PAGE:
ὃς ἐν μορφῇ θεοῦ ὑπάρχων, who in the form of God existing, here we have the Present Active Participle, describing the continuous state of Christ as existing in the form of God. The Greek word translated “grasped” is very difficult to carry over into English. It actually means to hang on to by force. Jesus did not regard equality with God as a thing that He had to foricbly hang on to. There was no possibility of God becoming not God, in other words.
Then we move to the kenosis which was not Jesus becoming “not God.” We know this by the use of the present (continuous) participle, but rather it was adding to Himself the “form of a sevant.”
In addition, μορφῇ θεοῦ and μορφὴν δούλου are parallel. Jesus was existing continuously in the form of God, was equal with God, took on the form of a servant which is not quite in the same construction as form of God. He was existing (continuously) in the form of God, but he took (aorist) the form of a servant. Will you deny that Jesus was a servant? If you affirm that a plain reading of this text affirms the servant nature of Jesus, then you must accept that it affirms His divinity as well.
He emptied Himself and took the form of a servant and the likeness or appearance of a man, referring to his human nature.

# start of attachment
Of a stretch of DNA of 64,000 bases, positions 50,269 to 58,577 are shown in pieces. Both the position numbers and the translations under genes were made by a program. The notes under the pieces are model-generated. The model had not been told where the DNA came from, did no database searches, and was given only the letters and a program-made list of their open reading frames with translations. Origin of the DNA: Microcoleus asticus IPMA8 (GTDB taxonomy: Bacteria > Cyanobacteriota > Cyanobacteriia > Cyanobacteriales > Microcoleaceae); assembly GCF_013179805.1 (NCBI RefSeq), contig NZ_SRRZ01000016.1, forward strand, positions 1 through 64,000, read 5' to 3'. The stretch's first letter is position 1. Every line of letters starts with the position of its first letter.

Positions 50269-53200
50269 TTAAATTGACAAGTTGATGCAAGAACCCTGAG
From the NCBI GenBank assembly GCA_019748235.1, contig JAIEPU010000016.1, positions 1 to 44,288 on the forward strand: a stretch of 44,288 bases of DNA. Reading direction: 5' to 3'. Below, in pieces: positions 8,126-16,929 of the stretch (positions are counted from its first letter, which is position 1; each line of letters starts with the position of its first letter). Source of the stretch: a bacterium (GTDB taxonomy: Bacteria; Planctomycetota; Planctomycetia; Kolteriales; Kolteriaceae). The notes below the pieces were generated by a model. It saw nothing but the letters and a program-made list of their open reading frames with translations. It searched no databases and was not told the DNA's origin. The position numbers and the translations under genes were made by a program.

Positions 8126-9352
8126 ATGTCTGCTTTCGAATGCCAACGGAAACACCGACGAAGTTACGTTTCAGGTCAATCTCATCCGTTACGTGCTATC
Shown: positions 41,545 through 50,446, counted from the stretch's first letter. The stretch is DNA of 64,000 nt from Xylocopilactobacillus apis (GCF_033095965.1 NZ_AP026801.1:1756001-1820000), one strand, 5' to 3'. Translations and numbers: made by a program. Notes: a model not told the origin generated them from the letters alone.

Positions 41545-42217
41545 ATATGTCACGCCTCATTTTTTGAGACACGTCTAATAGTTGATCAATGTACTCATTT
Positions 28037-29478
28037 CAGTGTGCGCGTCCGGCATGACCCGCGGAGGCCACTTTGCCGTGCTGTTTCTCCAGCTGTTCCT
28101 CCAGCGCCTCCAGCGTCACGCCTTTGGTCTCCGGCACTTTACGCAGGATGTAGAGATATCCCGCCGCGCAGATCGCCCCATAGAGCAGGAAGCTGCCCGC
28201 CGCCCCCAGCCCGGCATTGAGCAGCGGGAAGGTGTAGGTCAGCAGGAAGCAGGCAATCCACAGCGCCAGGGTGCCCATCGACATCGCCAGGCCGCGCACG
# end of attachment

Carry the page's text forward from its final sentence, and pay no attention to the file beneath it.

1. This text affirms that Jesus was (is) existing in the form of God. 2. Jesus is equal with God and did not feel compelled to retain that equality by force. 3. Jesus added the form of a servant and likeness of a man to Himself (the kenosis).
The position you posit Andrew seems unintelligible in light of the Greek text. Jesus descended to human form without surrendering His divine attributes although He did surrender His place at God’s right hand for an appointed season. Once His mission was complete, God exalted Him to His right hand, returning Him to that place from whence He came. How hard is this to comprehend? Yes, the man Christ Jesus, born of a virgin, was exalted to God’s right hand from our perspective. But that same Jesus, being the second person of the Triune God does not occupy that position anew. He has simply returned to the Throne from whence He came. This is what Scripture affirms about Christ.
Emptied is the main verb. The present participle would be occuring prior to the main verb while the aorist participle “took,” would generally occur after the main verb. There are exceptions of course, but this pericope would appear to follow the general rule quite nicely.
I still have not heard your exegesis of one of the clearest passages on the divinity of Christ in Col. 1:13-20. Surely you cannot reduce this to wisdom, which by the way, I will review your post of John 1:1-18 soon. In the meantime, folks should investigate how Logos is used in the NT documents before they buy your definition that it means wisdom. It is NEVER used in that sense in the NT documents, not even once. In addition, John, the one who referred to Jesus as logos, and as being divine also wrote that His name is called the logos of theos in Rev. 19:13.